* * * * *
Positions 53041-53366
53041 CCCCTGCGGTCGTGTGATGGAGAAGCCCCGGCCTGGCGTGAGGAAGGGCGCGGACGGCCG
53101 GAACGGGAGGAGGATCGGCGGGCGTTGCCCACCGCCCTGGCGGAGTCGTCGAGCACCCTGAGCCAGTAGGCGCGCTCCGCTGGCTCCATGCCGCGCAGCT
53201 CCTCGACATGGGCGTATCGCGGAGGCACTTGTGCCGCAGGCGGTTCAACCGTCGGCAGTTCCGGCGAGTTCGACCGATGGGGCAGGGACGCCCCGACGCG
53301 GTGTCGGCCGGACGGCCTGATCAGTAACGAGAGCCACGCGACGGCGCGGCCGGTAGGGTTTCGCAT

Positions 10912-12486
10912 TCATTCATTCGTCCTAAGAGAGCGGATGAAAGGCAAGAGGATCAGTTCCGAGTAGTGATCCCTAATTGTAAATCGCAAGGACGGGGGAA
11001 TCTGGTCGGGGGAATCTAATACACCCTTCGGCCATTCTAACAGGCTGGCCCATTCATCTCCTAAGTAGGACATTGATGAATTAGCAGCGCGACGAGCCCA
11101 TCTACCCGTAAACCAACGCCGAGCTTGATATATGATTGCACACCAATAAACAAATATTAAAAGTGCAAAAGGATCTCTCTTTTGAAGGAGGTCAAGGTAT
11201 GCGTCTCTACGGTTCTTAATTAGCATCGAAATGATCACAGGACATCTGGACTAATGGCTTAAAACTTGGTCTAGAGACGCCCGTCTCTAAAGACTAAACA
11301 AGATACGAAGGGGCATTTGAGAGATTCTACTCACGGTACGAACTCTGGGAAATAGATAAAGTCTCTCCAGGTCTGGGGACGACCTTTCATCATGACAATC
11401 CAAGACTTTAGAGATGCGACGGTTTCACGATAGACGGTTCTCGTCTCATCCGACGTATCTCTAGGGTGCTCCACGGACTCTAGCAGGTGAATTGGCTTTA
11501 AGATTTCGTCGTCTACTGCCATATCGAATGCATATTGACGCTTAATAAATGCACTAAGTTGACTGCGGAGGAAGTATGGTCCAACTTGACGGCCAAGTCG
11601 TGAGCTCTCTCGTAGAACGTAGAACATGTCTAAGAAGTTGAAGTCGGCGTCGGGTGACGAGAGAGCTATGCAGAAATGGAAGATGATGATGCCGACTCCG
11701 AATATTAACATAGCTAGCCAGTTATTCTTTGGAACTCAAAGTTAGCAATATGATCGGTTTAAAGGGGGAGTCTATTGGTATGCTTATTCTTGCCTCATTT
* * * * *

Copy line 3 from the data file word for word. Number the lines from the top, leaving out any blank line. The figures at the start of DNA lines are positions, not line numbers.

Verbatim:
53101 GAACGGGAGGAGGATCGGCGGGCGTTGCCCACCGCCCTGGCGGAGTCGTCGAGCACCCTGAGCCAGTAGGCGCGCTCCGCTGGCTCCATGCCGCGCAGCT